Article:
• (iii) the references must be viewed without the benefit of impermissible hindsight vision afforded by the claimed invention

The details of criterion for determining novelty and inventive step are given in the “PCT International Search and Preliminary Examination Guidelines Part ΙΙΙ, Examiners considerations common to both the international searching authority and the international preliminary examining authority




(3) Response to International Search Report

(3-1) Amendment in accordance with the provisions of Article 19

The Applicant is entitled to one opportunity to amend claims of an international application (amendment made under Article 19) within two months from the date of transmittal of the international search report or 16 months from the priority date, whichever time limit expires later (Article 19, Rule 46.1).

The amendment made under Article 19 should not go beyond the disclosure in the international application as filed (Article 19(2)).

If the claims are amended under Article 19, the amended claims are published in the international application (Rule 48.2 (f)). The International Bureau also transmits the amended claims to the designated Offices (Article 20(2)).

By amending claims in the international phase in accordance with the provisions of Article 19, it is possible to make amendments in advance which are otherwise to be made after entry into the national phase. This makes it possible to enter an international application into the national phase with amended claims. Therefore, there is an advantage that obvious deficiencies, for example, can be rectified in the international phase.


(3-2) Submission of Unofficial Comment

The Applicant is not allowed to file an official argument to the written opinion of the International Searching Authority, but is allowed to submit, to the International Bureau, unofficial comments on the written opinion of the International Searching Authority.

The International Bureau transmits the unofficial comments to the designated Office. However, whether or not to take the unofficial comments into consideration is decided at the discretion of an Examiner in the Patent Office of each country.


(3-3) Demand for International Preliminary Examination

The Applicant can have the international preliminary examination for the international application if the Applicant makes a demand for the international preliminary examination. The demand for the international preliminary examination needs to be made at any time prior to the expiration of whichever periods expires later: (i) three months from the date of transmittal of the international search report, the written opinion of the International Searching Authority, or a declaration that no international search report will be established; or (ii) 22 months from the priority date (Rule 54bis.1(a))

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International Preliminary Examination
(1) Outline of International Preliminary Examination System

When the Applicant makes a demand for the international preliminary examination within the prescribed time, the International Preliminary Examining Authority carries out the international preliminary examination and establishes the written opinion of the International Preliminary Examining Authority and the international preliminary examination report (Articles 33 to 35 etc.). The demand for the international preliminary examination needs to be made at any time prior to the expiration of whichever periods expires later: (i) three months from the date of transmittal of the international search report, the written opinion of the International Searching Authority, or a declaration that no international search report will be established; or (ii) 22 months from the priority date (Rule 54bis.1(a))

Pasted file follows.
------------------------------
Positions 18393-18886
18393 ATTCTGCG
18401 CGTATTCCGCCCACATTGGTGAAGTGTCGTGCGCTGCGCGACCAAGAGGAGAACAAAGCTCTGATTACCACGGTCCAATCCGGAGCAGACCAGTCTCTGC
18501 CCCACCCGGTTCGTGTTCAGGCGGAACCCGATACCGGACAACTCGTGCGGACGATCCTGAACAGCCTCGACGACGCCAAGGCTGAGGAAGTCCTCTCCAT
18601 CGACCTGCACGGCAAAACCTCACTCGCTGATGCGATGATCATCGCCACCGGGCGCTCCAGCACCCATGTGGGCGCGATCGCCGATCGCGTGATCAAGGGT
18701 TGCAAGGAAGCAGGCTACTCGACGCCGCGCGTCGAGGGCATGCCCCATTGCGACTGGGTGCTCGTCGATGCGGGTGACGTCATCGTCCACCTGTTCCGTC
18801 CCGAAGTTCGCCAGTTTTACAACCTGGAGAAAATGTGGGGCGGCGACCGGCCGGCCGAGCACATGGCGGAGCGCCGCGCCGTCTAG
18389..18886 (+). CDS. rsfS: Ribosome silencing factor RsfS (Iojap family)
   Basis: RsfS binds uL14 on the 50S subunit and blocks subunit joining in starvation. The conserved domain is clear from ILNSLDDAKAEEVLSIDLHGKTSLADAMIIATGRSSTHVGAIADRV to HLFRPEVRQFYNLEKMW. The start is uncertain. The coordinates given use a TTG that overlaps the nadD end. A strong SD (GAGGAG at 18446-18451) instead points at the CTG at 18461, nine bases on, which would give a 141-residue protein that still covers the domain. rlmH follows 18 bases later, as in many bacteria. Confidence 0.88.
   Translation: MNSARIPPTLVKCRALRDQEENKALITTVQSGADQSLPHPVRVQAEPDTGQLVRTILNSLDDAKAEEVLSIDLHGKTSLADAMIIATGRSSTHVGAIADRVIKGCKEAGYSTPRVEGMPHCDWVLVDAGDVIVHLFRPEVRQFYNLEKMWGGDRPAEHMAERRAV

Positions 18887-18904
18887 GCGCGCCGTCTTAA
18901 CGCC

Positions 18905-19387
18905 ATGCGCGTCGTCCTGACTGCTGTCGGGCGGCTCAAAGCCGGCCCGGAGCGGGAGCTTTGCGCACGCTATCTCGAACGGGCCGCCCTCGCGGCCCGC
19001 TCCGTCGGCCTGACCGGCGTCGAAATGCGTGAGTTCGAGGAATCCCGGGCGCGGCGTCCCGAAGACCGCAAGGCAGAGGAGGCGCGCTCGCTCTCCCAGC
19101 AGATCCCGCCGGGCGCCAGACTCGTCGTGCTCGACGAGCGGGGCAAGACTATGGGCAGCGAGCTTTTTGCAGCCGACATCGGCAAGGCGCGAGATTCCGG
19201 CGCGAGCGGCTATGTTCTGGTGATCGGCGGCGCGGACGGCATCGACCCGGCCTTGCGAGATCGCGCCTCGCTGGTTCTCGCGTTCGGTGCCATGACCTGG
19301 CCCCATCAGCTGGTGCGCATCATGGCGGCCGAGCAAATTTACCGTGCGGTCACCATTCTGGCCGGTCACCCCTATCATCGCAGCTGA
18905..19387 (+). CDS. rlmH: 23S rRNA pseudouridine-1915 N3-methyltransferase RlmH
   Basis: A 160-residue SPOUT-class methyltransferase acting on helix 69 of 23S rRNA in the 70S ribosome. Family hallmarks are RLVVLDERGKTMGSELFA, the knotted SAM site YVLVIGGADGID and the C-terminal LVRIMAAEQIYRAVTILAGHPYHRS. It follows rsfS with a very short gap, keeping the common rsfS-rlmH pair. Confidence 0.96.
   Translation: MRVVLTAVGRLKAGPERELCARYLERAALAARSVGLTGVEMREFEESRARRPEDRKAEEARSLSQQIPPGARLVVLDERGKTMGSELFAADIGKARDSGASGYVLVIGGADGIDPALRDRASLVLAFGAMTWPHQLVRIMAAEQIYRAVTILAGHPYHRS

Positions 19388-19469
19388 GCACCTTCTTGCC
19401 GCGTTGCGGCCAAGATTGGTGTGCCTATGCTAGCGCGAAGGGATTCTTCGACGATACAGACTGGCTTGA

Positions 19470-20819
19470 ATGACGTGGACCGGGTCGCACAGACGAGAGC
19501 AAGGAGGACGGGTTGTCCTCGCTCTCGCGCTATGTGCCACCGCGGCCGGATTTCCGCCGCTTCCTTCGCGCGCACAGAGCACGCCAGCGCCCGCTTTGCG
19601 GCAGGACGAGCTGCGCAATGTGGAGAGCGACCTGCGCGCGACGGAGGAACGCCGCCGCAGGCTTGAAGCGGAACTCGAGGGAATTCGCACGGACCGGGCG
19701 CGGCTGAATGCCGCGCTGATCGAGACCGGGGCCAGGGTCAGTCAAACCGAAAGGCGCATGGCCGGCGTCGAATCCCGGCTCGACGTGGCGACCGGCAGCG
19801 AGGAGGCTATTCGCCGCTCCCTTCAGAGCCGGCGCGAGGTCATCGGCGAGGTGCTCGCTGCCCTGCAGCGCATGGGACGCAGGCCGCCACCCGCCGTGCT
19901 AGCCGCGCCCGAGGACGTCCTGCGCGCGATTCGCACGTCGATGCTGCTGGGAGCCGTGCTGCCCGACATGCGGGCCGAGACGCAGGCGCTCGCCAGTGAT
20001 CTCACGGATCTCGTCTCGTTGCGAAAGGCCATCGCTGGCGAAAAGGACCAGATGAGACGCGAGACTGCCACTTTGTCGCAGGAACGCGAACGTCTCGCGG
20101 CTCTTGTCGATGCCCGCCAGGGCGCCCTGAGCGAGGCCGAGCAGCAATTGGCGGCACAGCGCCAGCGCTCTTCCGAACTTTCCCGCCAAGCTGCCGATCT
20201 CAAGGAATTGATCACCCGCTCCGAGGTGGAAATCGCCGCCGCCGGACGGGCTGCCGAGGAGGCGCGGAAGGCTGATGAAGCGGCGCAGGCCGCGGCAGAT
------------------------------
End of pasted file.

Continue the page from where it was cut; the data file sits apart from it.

The objective of the international preliminary examination is to formulate a preliminary and non-binding opinion on whether or not the claimed invention appears to be novel, to involve an inventive step, and to be industrially applicable (Article 33(1)). It should be noted that that if any amendments under Article 19 have been made, the amendments are taken into account in the international preliminary examination (Rule 66.1 (c)).

The International Preliminary Examining Authority is specified depending on a receiving office. International applications received by the JPO as a receiving office are, if written in Japanese, examined by the JPO to serve as the competent International Preliminary Examining Authority and, if written in English, examined by the JPO or the European Patent Office (Applicant's choice) to serve as the competent International Preliminary Examining Authority.

The international preliminary examination report is established after issue of one or more written opinions and, in some cases, other communications with the International Preliminary Examining Authority.

If the international application does not comply with the requirement of unity of invention, the International Preliminary Examining Authority invites the Applicant to pay additional fees or to restrict the claims. If the Applicant does not comply with the invitation, the International Preliminary Examining Authority establishes an international preliminary examination report on those parts of the international application which relate to what appears to be the main invention (Article 34(3)(a)).

It should be noted that the criterion for determining unity of invention, novelty, and inventive step in the international preliminary examination is the same as those in the international search.



(2) Advantageous points in Having International Preliminary Examination

  • New written opinion
    The International Preliminary Examination allows an Applicant to obtain a deeper opinion than the written opinion of the International Searching Authority, and thereby to make a more appropriate decision on whether or not to enter an international application into the national phase in an elected state.
  • Amendment
    The Applicant has a right to amend claims, description, and drawings (amendment under Article 34) (Article 34(2)(b)). The Applicant is further given opportunity to submit a written reply to the written opinion of the International Searching Authority (Article 34(2)(d)). When submitting the written replay, the Applicant can also communicate with an Examiner of the International Preliminary Examination Authority, for example, through interview. This allows the Applicant to appropriately express their opinion to the Examiner (Rule 66.6).
  • International Preliminary Examination Report
    The Applicant can submit the written replay to the written opinion or make amendments so as to obtain the international preliminary examination report that confirms patentability of the international application.
  • Others
    Although the international preliminary examination report is not binding, the international preliminary examination report that confirms patentability of the international application may increase the possibility that a patent is granted after entry into the national phase, especially, in emerging nations where the result of the international search and the international preliminary examination tend to be regarded as important.